Houzz is the new way to design your home.
A good project for the home.
This driftwood arrangement is also great for garden parties, host and housewarming gifts, birthday parties, hanging gardens, container gardens, vertical gardens and upcycled home and garden projects.
In climates with cold winters, you can successfully keep potted citrus trees, ferns, succulents and perennial herbs (like rosemary) alive by bringing them in once nighttime temperatures dip into the 50s.
Prepare your pots. Before bringing any outdoor plant in, it’s important to check the pot for signs of insects that may be tagging along.
Quarantine if possible. When you first bring your plants indoors, it’s best to keep them in a room away from other houseplants for at least a few days. This will give you a chance to check for signs of insects before they jump onto every other plant in the house. If they can’t be in a separate room, at least keep them at the opposite end of the room. Use your soapy spray on the plants again if you do see signs of bugs.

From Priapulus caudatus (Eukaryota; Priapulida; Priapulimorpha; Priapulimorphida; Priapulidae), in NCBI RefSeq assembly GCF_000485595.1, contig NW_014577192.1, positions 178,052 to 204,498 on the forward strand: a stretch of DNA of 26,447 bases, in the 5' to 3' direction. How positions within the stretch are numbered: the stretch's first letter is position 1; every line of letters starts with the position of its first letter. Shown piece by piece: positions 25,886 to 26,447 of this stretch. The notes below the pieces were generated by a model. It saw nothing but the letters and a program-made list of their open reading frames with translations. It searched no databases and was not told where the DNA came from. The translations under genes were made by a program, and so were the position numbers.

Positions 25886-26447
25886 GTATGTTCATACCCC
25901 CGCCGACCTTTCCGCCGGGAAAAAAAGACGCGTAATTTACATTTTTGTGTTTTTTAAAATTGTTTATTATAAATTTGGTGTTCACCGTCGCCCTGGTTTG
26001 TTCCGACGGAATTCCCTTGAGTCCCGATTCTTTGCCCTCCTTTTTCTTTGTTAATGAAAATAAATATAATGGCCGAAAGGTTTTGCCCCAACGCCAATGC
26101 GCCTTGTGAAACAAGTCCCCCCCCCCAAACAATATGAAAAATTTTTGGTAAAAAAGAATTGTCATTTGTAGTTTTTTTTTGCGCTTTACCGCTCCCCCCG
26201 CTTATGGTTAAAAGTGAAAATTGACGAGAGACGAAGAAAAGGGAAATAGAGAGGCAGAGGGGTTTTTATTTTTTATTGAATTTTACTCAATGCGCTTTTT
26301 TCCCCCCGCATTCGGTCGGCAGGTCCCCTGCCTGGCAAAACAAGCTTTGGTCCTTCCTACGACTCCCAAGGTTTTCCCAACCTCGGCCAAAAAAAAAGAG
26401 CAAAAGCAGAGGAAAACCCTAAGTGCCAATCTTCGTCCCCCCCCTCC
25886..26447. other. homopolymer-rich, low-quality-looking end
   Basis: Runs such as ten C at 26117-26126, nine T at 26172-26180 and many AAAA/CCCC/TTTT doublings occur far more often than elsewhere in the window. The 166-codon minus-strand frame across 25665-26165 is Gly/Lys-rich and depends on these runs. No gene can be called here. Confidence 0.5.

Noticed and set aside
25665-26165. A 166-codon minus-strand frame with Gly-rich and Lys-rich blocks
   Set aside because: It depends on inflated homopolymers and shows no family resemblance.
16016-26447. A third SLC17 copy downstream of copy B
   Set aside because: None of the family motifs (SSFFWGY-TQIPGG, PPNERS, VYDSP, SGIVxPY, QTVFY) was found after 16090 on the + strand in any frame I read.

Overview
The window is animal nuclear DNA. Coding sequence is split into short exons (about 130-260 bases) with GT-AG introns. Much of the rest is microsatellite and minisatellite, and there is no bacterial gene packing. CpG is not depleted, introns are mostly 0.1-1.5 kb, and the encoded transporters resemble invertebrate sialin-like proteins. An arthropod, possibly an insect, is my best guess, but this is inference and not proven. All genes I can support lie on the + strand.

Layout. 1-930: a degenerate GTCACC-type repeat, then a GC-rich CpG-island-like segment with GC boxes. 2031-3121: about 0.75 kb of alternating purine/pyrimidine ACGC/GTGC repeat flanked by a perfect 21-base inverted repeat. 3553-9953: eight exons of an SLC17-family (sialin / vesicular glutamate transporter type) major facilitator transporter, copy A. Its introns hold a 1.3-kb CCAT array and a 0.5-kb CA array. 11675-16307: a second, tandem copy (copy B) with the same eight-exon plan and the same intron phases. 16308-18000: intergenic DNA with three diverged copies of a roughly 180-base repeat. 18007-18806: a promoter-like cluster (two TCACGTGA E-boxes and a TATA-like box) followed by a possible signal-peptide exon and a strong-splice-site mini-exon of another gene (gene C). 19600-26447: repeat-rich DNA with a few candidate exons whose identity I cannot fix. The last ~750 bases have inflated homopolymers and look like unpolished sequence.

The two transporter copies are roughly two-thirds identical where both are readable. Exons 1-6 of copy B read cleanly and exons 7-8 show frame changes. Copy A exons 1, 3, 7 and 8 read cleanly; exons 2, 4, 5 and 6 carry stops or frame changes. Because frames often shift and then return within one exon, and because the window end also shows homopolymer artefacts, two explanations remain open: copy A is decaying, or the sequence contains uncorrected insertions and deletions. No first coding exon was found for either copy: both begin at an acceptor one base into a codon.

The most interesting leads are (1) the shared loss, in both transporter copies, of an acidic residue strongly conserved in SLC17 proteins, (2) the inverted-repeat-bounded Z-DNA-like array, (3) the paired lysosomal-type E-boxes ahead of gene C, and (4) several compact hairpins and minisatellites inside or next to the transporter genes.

Group plants together. A group of plants looks cheery on a winter’s day, but it does more than lift spirits — plants grouped together stay healthier and dry out less often than those kept apart. Try lining a windowsill with potted plants, set up a plant stand or group several small pots on a tray filled with gravel.
Mosaic, large enough to fill an entire wall of a dining room. “I was trying to make my unit happy and peaceful,”